Parameters generally take strings as values. Samba does support macros, which allow you to vary the value of the parameter according to items like the share name or input from the user. For example, the homes section defaults to the user's UNIX home directory, but you can use macros to make this parameter use any location and substitute the user name into the file path at the time of connection. Macros start with the % character and will be discussed as they are required.

If a parameter's value must extend over two or more lines, all lines except the last must end in a backslash (\), just like a UNIX shell.

Comments

Comments begin with a semicolon (;) or octothorpe (hash, or #). Comments can be used to explain the reason for items, to track changes, or to indicate section boundaries.

An example configuration

Listing 1 shows an example smb.conf file, illustrating the different pieces of the file.

Listing 1. An example configuration file
# This is a comment
; So is this
# Remember that all shares need to be entered in the Wiki! -Opsteam
[global]
  workgroup = BIGCO
  # %v gets expanded to the version of Samba
  server string = Samba Server Version %v
  # By default any file starting with . will have the hidden attribute set
  hide dot files = yes

# Home directories come from the UNIX password file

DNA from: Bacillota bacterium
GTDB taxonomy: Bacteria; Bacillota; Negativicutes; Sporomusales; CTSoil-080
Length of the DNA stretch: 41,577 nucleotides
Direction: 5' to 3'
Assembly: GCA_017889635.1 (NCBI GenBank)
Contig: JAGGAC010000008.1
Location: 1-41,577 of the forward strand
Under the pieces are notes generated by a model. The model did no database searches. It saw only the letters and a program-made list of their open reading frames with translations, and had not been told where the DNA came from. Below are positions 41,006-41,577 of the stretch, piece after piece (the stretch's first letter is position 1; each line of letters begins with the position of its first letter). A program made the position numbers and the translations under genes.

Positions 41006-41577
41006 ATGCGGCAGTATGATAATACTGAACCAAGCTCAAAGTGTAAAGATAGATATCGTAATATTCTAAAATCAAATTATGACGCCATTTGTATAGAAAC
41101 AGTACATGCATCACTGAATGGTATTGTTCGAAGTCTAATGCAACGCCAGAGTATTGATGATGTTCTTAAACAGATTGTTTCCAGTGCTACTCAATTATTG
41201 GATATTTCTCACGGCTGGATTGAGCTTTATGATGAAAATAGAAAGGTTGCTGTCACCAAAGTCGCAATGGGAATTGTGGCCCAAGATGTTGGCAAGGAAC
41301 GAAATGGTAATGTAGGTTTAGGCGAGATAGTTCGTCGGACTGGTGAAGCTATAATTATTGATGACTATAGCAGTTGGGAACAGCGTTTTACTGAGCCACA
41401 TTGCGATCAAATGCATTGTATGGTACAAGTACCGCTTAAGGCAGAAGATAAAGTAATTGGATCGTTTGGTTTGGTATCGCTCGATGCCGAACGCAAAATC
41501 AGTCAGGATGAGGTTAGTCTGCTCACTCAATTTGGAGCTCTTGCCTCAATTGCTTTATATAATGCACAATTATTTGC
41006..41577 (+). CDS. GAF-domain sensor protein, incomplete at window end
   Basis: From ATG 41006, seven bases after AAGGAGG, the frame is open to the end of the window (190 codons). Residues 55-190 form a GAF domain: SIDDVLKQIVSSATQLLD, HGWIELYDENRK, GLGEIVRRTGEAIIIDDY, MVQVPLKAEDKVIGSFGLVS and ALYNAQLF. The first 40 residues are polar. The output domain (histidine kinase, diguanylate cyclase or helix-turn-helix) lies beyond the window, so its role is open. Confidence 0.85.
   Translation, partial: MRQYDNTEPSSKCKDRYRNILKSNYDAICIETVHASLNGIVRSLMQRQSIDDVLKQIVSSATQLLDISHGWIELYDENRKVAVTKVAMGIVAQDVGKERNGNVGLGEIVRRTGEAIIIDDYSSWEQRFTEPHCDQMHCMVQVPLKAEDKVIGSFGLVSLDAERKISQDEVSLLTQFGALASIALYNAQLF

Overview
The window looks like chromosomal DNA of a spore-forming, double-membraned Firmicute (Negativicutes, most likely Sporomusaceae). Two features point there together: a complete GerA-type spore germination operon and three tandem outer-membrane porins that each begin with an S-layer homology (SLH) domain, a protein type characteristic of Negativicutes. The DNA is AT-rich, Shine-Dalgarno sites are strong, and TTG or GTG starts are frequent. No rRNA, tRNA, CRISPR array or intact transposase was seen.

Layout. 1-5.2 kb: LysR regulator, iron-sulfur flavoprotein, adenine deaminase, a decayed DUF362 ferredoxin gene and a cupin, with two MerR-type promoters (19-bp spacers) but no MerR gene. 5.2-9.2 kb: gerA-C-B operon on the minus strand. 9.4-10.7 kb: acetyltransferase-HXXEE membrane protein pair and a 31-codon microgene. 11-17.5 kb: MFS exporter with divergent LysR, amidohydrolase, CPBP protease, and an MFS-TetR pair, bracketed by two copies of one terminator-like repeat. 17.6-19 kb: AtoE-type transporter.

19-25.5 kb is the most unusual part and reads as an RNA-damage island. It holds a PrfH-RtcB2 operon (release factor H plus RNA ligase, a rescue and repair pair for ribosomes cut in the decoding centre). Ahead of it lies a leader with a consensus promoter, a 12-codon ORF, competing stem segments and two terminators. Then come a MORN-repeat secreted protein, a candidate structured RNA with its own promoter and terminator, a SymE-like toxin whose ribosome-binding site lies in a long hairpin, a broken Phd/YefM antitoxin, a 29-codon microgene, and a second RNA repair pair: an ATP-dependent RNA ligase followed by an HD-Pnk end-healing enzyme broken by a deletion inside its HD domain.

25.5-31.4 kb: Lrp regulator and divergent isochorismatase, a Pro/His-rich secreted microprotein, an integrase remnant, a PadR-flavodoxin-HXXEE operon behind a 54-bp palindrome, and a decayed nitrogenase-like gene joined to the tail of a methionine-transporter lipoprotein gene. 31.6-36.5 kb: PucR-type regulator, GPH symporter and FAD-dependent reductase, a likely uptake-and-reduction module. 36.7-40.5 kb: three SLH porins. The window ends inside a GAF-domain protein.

# anyone matching a user will use this section
[homes]
  comment = Home directories
  # dot files will be hidden because it's a global

[printers]
  comment = System printers
  printable = yes

# A share that everyone can see
[projecta]
  path = /var/spool/projects/projecta
  # Override the global version of hiding dot files
  hide dot files = no

Some special things to note about this example configuration are:

  • Two different styles of comments are used. One begins with a hash, the other begins with a semicolon.
  • This file defines one share called projecta. Any other shares will be automatically created from the users and printers defined on the system.
  • The server string parameter uses the %v macro for part of its value. At run time, %v will be replaced with the version of Samba.
  • hide dot files is set to yes at the global level but set to no inside the projecta share. Home directories use the configuration from the homes section and so will have their dot files (such as .profile) hidden. Files in projecta will have their dot files visible.

Samba network interaction

Samba is a network service that runs over IP, which allows it to communicate with other hosts on the network that are also using IP. As a Samba administrator, you need to understand how the Samba services behave on the network to troubleshoot connectivity problems.

At a high level, you can look at Samba as offering three different kinds of network services:

  • File and print sharing. Offering files and printers to other network devices and using those services on other machines
  • Name services. Name resolution services necessary to participate in a Microsoft network